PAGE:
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Stranger still, moondust might gather itself into a sort of diaphanous wind. Drawn by differences in global charge accumulation, floating dust would naturally fly from the strongly-negative nightside to the weakly-negative dayside. This "dust storm" effect would be strongest at the Moon's terminator, the dividing line between day and night.
Above: In 1968, on many occasions, NASA's Surveyor 7 moon lander photographed a strange "horizon glow" after dark. Researchers now believe the glow is sunlight scattered from electrically-charged moondust floating just above the lunar surface.
Originally posted by kalunom
Originally posted by Phage
According to the chart you linked, the full Moon occurred on the 23rd at 23:54. The 2nd EVA ended on the 20th at 07:44. I make that to be about 16 hours before the "crossing".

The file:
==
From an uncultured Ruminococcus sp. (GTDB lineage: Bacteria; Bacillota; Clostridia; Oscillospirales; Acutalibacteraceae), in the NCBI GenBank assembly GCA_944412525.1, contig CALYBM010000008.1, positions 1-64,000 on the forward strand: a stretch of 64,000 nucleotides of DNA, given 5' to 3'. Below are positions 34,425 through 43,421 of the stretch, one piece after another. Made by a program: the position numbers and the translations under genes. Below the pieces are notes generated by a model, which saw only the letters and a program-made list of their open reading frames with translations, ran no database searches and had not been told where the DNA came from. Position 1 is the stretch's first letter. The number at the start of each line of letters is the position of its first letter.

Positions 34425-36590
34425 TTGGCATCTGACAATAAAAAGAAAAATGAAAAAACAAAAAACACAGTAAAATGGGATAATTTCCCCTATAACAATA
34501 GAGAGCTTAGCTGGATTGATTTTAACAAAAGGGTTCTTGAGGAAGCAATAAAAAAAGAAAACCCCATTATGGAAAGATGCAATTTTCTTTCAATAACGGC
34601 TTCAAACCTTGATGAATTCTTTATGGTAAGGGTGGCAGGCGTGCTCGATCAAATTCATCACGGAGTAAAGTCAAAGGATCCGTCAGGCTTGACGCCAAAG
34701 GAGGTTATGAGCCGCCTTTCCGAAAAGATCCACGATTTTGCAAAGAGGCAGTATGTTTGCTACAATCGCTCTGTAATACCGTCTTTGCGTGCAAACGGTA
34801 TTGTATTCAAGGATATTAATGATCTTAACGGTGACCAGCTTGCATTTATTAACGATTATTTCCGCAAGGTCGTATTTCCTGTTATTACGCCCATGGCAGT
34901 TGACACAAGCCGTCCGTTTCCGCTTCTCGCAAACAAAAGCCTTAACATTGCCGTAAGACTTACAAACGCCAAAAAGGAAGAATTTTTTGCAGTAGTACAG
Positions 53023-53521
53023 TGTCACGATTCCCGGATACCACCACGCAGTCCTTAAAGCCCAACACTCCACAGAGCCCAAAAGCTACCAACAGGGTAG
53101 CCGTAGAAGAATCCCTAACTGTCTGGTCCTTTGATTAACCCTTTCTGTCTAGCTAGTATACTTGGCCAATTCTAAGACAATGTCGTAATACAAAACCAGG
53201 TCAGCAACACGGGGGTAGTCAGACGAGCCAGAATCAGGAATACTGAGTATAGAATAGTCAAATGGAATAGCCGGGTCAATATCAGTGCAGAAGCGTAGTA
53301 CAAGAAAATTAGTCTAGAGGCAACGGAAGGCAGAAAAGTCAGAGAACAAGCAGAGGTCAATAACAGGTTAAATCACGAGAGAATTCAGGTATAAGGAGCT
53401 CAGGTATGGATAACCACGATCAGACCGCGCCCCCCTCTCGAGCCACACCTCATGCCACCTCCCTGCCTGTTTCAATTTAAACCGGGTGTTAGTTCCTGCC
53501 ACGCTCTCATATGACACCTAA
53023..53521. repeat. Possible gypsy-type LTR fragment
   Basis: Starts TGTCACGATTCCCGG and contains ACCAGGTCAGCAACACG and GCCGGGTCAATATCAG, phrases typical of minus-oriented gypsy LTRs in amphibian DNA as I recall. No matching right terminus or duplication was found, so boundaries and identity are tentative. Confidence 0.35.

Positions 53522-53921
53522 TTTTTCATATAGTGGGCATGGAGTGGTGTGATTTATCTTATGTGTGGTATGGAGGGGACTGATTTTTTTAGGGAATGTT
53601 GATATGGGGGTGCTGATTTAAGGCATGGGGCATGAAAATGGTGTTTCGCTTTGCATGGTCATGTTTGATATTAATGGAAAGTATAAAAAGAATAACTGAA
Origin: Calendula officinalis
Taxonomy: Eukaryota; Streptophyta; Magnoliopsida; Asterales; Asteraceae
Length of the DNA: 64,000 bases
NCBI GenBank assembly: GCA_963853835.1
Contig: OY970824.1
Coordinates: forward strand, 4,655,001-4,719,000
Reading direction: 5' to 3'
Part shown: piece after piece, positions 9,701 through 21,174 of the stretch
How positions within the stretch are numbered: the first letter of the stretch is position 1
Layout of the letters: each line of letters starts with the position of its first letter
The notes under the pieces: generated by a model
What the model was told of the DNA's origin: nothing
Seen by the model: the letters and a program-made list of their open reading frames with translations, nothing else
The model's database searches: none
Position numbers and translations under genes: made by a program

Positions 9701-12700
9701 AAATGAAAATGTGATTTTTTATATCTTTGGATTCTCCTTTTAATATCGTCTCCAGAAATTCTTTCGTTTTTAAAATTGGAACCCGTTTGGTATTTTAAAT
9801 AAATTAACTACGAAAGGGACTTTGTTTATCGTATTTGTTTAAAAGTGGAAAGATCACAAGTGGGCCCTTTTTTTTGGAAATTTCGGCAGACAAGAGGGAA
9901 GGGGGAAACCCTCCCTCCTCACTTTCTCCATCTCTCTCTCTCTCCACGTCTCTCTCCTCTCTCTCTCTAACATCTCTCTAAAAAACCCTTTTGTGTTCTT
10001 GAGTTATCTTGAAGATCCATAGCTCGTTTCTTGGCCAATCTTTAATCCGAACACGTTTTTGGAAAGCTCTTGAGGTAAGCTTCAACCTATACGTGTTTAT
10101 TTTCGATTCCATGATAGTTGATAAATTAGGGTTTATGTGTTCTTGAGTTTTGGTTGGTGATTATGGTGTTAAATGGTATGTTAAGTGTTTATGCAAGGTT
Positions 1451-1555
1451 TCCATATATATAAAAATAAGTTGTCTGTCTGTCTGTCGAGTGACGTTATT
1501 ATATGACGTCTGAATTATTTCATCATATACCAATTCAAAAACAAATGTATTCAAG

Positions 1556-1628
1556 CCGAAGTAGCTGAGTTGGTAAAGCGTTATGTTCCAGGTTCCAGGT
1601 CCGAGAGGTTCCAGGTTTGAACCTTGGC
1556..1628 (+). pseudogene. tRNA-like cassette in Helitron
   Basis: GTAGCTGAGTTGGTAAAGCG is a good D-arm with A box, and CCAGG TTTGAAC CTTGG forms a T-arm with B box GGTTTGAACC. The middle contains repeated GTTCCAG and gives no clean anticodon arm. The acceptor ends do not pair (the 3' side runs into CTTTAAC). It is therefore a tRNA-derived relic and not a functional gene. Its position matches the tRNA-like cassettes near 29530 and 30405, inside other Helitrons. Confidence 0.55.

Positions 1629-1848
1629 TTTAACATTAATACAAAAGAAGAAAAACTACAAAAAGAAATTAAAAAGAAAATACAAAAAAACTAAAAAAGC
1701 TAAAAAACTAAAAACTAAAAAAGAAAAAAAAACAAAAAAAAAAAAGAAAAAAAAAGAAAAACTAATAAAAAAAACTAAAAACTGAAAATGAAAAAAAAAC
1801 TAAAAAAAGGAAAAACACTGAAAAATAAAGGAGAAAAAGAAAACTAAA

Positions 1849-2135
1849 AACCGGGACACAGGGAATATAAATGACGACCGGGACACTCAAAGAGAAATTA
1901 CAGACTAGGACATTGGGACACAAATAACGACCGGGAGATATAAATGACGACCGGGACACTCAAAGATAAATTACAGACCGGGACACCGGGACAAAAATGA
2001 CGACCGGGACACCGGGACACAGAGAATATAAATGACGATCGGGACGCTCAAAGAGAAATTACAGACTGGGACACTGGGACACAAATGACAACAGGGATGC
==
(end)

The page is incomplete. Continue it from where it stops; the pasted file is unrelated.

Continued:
The ascent module lifted off at 14:25; 8.5 hours before the "crossing".
Sorry. They weren't there at the time.
Cutting that slice pretty dang thin, I'd say.
That's kinda what I thought. I mean, what if something went wrong and they weren't able to escape in time? And just having that on your mind would make you pretty nervous and would effect your concentration. Why take a risk like that?
What's the big deal about the magnetotail anyway? I thought it was just a part of the magnetosphere which we are all inside of anyway... I would think it would be safer inside the magnetotail to get some protection from the suns energies...